As wireless technology advances, many retailers are trying to use a variety of applications to reshape the traditional shopping experience at store level. The most visible initiatives that retailers are deploying include portable point-of-sale systems and wireless in-store communications.
With new applications, however, come new obstacles. Wireless technology presents issues such as incompatibility with existing store systems and a high cost factor.
Retailers including Kmart, Troy, Mich.; American Stores Co., Salt Lake City; and Fred Meyer Inc., Portland, Ore., are focusing on in-store communications applications of wireless technology. Managers typically carry wireless units, similar to a cellular telephone, enabling them to answer calls from anywhere on the selling floor. The technology also helps to reduce continuous noise from overhead paging.
Such systems can be integrated with the retailer's telephone system, enabling outside calls to be routed to a wireless phone, via radio transmitters placed throughout the supermarket.
Fred Meyer is rolling out wireless-telephone technology to all its larger stores, according to Frank Steinkellner, assistant vice president of network services at the retailer. He believes more advanced wireless units, transmitting a wider range of data than voice communications, could be useful in supermarkets.
"[Wireless] is a technology that has a very solid place in the future, whether it's voice or data technology or handheld devices that can have access to the Internet," said Steinkellner.
Portable units with small monitors could be connected via radio frequency to the store's Internet connection or its own internal network, according to a source familiar with the situation.
While Fred Meyer is not planning to implement this level of technology in the near future, Steinkellner believes such portable connections "could be helpful, particularly in our stores that are 160,000 to 180,000 square feet, where an associate can be anywhere in the store and have such access."
Bringing wireless technology together with front-end POS systems has been another major goal for retailers hoping to enhance, and in some cases speed up, the checkout experience. Several retailers use wireless technology for portable registers that can be placed in any part of the store requiring additional service.
For example, A&P, Montvale, N.J., uses its wireless POS application to benefit customers who may not be shopping in the main body of the supermarket, according to Frank Urbaniak, vice president of retail support systems at A&P. "We use them for everything from lawn and tent sales to Christmas tree sales," said Urbaniak.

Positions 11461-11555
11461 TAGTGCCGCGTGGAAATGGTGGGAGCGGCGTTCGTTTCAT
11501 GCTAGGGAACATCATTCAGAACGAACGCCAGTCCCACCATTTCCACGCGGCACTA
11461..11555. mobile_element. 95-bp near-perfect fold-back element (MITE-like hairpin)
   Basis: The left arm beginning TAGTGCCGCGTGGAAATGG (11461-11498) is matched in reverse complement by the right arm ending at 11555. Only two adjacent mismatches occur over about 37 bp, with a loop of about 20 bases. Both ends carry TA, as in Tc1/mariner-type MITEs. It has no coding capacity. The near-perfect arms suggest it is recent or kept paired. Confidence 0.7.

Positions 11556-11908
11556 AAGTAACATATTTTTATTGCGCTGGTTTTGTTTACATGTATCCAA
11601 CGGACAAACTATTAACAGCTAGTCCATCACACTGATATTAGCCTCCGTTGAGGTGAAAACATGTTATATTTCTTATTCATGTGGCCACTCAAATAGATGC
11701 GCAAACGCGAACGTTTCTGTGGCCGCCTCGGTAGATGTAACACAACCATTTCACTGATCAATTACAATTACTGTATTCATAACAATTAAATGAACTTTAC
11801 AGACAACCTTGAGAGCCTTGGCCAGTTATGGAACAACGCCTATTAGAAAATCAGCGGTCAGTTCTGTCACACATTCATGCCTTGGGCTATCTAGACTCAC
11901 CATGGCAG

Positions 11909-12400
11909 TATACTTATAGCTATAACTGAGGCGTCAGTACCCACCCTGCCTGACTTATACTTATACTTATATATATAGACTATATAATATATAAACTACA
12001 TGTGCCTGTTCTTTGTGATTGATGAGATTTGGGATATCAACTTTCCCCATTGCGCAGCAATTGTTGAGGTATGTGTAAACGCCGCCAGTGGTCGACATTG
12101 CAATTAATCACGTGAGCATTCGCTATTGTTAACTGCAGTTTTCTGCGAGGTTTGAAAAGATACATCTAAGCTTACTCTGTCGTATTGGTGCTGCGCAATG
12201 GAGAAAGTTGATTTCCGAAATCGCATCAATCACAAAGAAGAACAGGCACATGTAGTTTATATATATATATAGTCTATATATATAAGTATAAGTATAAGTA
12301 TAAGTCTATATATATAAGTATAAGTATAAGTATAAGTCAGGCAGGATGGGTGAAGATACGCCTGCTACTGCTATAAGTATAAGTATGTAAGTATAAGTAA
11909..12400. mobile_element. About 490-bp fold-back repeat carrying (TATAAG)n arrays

A&P began experimenting with wireless POS almost two years ago and currently uses portable registers in nearly 30 stores, according to Urbaniak.
Similarly, Bristol Farms, El Segundo, Calif., is using wireless technology to boost its POS presence in its Rolling Hills Estates, Calif., store. The wireless application, which Bristol has been using for two years, enables the retailer to move the units outdoors to increase ease of checkout during summer sales.
Another area where wireless is enhancing store operations is in scale management. For Dorothy Lane Market, Dayton, Ohio, which has such a system in one store, "it gives us the ability to move scales without connecting communication lines, and we still get just as fast a transfer rate [as a wired, stationary scale system]," said Jack Gridley, director of meat and seafood at Dorothy Lane.
Dorothy Lane uses seven wireless scales in its meat and seafood departments, in addition to units in its produce department for customer use, according to Gridley. The retailer plans to install the wireless scale technology in its second store by the end of April, according to Gridley.
Wireless technology does come with its share of obstacles, however. A&P's Urbaniak said one of the main problems he sees is that the wireless technology will not be compatible with the retailer's planned upgrade of its POS system.
A few retailers are looking toward new uses for the next generation of wireless technologies. Dorothy Lane's Gridley believes wireless store-to-store networks could replace phone-line communications within a limited geographic area. The retailer is exploring how to set up its own store-to-store wireless communication system.
"You could send your POS, credit and debit transactions, price changes, e-mail, Internet and scale management data -- all of it could be sent through a wireless, encrypted communication," Gridley said.
Such a wireless communication system uses high-frequency radio waves to transmit encrypted information and has a limited range, according to Gridley. Dorothy Lane operates two stores in the Dayton area, located approximately three miles apart from each other.
Gridley said a decision on whether Dorothy Lane will explore the new technology further should come "within the next three months."